An army of volunteers has turned out to help the thousands of police, National Guard personnel, Coast Guard flood teams and emergency crews to ferry thousands of people stranded in floodwaters to safety.
Risk of infection and snakes
Houstonians impacted by the flooding maybe at risk of bacterial infections, several diseases, as well as snake and insect bites.
Open wounds in the Houston floodwater put those exposed at risk of bacterial infections such as tetanus and even Vibrio, reported Business Insider.
Experts warn that instances of mosquito-transmitted viruses such as Zika and dengue fever may rise in the aftermath, reported the Washington Post.
Another health risk Houstonians face could be is bites from displaced venomous snakes.
Flooding shut the nation's largest oil refinery in Port Arthur in the latest hit to US energy infrastructure that has sent gasoline prices climbing and disrupted global fuel supplies.
Average US retail fuel prices have surged by more than 10 cents per gallon from a week ago, the AAA said on Thursday.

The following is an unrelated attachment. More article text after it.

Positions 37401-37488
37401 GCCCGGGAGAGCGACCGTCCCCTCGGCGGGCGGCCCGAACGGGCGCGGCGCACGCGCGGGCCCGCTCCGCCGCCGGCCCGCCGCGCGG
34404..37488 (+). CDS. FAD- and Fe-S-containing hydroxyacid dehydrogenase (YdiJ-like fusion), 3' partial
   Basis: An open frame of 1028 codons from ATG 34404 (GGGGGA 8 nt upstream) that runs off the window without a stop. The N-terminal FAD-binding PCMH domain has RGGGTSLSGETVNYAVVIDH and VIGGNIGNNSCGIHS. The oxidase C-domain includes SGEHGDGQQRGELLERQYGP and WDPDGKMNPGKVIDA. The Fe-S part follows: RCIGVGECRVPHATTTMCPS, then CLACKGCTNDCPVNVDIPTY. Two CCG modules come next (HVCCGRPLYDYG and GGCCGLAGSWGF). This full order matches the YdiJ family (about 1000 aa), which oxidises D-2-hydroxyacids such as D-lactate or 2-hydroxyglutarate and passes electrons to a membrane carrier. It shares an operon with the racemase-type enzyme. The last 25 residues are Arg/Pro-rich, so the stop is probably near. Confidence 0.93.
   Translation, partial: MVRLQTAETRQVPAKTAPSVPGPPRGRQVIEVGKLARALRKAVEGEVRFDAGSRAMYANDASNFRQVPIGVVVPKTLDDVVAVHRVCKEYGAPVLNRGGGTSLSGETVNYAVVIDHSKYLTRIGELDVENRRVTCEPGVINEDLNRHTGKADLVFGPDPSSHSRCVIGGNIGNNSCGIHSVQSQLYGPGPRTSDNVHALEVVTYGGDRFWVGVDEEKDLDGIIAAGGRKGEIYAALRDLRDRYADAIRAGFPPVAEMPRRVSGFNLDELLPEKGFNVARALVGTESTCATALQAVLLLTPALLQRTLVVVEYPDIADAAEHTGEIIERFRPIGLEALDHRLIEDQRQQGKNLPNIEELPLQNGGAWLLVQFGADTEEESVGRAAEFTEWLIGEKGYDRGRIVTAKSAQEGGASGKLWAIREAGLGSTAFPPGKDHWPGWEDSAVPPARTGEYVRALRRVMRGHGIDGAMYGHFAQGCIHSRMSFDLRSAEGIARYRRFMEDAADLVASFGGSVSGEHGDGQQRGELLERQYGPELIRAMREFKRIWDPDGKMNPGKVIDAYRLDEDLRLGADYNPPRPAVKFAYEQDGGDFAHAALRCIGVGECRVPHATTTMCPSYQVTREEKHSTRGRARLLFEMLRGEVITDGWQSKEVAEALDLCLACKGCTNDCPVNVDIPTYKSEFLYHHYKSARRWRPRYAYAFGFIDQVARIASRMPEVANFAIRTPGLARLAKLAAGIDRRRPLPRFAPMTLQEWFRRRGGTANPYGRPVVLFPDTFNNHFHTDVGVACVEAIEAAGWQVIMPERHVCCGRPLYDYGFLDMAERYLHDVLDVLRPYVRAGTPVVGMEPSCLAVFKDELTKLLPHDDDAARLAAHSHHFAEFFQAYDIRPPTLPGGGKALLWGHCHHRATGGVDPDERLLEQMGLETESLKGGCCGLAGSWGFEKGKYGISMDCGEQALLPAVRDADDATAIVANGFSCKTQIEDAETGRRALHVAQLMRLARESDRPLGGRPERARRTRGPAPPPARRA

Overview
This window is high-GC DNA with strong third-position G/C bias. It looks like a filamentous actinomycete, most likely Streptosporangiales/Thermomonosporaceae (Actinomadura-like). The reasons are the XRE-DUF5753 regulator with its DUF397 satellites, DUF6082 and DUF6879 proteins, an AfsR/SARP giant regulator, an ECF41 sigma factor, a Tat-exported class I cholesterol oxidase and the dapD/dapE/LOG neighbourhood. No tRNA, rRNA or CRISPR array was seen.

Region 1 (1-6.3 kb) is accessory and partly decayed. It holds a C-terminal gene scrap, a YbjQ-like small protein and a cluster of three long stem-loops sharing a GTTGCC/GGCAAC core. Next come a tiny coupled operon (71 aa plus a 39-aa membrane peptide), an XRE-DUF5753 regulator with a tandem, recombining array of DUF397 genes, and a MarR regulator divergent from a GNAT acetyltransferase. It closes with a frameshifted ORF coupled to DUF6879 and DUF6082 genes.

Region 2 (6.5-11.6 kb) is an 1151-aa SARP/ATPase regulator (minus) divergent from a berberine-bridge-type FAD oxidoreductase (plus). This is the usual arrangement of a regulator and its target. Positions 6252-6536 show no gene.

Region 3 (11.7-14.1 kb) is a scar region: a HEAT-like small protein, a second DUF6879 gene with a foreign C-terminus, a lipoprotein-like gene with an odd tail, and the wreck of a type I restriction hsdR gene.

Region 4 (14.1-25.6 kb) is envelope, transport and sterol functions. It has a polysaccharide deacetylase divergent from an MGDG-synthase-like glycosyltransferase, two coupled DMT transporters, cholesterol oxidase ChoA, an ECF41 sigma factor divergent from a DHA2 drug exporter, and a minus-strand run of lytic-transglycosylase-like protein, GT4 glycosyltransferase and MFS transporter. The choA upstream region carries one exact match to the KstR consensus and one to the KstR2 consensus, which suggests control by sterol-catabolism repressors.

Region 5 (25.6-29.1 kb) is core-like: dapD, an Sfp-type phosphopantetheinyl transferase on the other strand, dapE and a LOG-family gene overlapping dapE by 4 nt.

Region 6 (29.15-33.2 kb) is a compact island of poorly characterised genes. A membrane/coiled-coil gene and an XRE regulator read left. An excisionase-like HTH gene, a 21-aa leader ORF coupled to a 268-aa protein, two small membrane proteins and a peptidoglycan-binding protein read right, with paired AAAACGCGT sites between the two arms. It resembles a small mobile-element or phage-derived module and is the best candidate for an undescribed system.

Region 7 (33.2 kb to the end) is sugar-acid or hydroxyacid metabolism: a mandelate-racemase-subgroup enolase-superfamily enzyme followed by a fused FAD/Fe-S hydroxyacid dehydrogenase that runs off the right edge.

Average retail gasoline prices have risen to $2.449 per gallon nationwide, up 4.5 cents a gallon from a day earlier and 10.1 cents from a week ago, data from the industry group showed.
Moody's Analytics is estimating the economic cost from Harvey for southeast Texas at $51 billion to $75 billion, ranking it among the costliest storms in US history.
At least $23 billion worth of property has been affected by flooding from Harvey just in parts of Texas' Harris and Galveston counties, a Reuters analysis of satellite imagery and property data showed.
"The worst is not yet over for southeast Texas, as far as the rain is concerned," Governor Greg Abbott said on Wednesday.
He warned that floodwaters would linger for up to a week and said the area affected was larger than that hit by 2005's Hurricane Katrina, which killed more than 1,800 people in New Orleans, and 2012's Superstorm Sandy, which killed 132 around New York and New Jersey.